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People who know me know how much of a fan I am of dynamic movement in my shots. Dutch tilts, tracking shots, crane shots – I love ‘em all when used in the right way and in the right place. Now it’s easy to plan for shots like these in a controlled environment such as a commercial or studio production but much more difficult (and not always desirable) when shooting overseas humanitarian work, disasters, and the like. In the past, it just hasn’t been feasible to lug around the equipment necessary to make solid, tracking dynamic shots and don’t even think about bringing the jib.
There’s been a wave of new products on the market designed specifically for the DSLR filmmaking crowd that helps mitigate the large, expensive gear you need to get great dynamic shots – but I haven’t seen anything that doesn’t add significantly to my equipment footprint – until now.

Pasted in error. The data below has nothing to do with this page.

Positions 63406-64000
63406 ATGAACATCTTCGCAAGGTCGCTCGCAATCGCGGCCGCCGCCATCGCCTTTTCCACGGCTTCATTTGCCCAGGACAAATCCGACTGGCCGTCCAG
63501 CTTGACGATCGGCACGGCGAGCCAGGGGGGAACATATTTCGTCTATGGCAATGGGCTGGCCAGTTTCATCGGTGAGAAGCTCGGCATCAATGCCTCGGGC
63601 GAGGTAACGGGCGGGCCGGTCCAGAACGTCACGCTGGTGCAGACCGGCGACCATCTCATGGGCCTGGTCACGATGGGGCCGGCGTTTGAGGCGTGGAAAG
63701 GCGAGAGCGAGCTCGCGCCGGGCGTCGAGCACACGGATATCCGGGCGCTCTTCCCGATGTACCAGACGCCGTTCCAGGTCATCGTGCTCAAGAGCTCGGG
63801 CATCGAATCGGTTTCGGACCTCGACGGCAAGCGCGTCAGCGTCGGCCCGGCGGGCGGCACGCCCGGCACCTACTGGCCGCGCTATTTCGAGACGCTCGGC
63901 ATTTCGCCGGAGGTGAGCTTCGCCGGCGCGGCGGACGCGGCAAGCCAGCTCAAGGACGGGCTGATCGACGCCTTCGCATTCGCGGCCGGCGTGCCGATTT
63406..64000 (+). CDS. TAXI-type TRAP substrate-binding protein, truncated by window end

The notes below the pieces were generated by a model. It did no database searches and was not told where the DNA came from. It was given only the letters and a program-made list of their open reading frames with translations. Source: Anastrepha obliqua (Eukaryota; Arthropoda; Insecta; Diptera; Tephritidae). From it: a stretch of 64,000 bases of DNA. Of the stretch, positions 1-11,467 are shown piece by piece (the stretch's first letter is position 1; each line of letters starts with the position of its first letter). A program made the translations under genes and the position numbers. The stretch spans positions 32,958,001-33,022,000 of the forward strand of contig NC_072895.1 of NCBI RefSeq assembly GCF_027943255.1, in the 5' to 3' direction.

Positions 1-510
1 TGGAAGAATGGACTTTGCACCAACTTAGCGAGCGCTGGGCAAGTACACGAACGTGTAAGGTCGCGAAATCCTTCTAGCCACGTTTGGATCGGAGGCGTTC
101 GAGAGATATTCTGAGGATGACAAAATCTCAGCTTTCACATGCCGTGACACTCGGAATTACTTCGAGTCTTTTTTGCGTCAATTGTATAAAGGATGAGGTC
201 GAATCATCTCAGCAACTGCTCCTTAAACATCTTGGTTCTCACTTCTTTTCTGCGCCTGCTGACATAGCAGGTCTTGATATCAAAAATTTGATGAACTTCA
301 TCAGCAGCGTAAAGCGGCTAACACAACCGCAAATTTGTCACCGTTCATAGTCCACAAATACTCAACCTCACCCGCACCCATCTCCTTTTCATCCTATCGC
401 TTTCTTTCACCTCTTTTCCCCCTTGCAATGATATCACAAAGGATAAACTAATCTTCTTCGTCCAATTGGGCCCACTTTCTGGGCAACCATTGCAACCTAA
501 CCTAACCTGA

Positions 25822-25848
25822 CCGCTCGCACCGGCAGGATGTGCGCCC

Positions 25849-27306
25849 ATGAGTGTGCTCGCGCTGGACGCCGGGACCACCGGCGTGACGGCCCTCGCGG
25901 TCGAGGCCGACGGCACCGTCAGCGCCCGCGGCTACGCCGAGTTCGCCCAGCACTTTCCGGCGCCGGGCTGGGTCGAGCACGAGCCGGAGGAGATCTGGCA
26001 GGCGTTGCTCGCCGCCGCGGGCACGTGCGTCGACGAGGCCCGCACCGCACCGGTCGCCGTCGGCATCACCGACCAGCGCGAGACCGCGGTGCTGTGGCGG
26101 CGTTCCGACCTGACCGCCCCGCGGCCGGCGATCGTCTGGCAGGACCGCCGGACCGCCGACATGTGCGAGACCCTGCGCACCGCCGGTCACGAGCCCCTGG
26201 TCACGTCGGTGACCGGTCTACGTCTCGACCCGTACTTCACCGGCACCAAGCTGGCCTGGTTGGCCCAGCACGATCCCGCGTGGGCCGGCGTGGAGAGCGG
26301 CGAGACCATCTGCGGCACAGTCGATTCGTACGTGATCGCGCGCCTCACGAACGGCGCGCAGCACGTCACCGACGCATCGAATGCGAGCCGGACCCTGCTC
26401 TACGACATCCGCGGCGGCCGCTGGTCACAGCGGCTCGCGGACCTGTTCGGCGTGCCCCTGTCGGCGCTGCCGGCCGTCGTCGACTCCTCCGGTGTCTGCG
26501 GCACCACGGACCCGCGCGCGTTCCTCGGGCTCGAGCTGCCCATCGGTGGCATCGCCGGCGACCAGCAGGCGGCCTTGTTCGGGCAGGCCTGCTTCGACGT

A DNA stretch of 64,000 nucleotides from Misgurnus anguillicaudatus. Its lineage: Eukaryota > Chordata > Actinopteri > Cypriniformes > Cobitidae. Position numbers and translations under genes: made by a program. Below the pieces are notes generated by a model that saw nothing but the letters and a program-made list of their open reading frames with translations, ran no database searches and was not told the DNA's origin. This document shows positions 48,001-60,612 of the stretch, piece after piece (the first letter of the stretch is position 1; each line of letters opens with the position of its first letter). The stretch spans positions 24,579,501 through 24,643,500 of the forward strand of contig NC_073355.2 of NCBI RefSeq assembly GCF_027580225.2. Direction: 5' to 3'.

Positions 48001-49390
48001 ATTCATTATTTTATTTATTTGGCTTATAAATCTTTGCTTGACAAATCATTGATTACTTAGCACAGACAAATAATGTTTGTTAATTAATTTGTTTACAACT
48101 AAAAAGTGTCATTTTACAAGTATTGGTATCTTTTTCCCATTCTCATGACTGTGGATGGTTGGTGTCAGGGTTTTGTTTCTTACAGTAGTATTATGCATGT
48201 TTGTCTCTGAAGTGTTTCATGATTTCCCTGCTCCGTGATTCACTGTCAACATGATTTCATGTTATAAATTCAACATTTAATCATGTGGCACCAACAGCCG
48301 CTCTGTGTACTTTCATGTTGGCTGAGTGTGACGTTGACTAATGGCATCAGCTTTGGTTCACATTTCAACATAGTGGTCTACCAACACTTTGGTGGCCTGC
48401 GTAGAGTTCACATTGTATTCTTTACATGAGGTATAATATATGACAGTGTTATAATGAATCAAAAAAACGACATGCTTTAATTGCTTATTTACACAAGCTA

Enter Rig Wheels.
Years ago, Lance Lundstrom and I traveled around the globe together covering humanitarian projects for a large NGO. He was a great sound guy to have on a shoot. We lost track of each other for several years but then he resurfaced as the entrepreneur who came up with the idea of RigWheels. I have to admit that when I saw the first product, I didn’t see much in the way of application for me at the time. Well, RigWheels has grown significantly since then and has a number of cool new products and tools. For the first time, I can imagine using some of these products in the field – and I’m not concerned about having to bring extra cases of gear and extra weight along when I travel to far-off places. The basic rig wheel kit and mounting plate will easily disassemble and fit into my existing travel kit and, because of it’s versatile design, I can use almost any kind of pipe, PVC, or other similar material that can be found virtually anywhere. Suddenly, I have a new tool to add in my arsenal – something simple to use, easy and quick to set up, and something that will add a new dimension to my shooting.
In the coming weeks, I’m going to be testing various location setups using readily available materials and trying out combinations of my Cinevate rig with the idea of using this kit on my next trip. I’ll be posting how-to videos and, hopefully, give you food for thought on developing your own creative ideas for putting these tools to use in your own production arsenal. Stay tuned.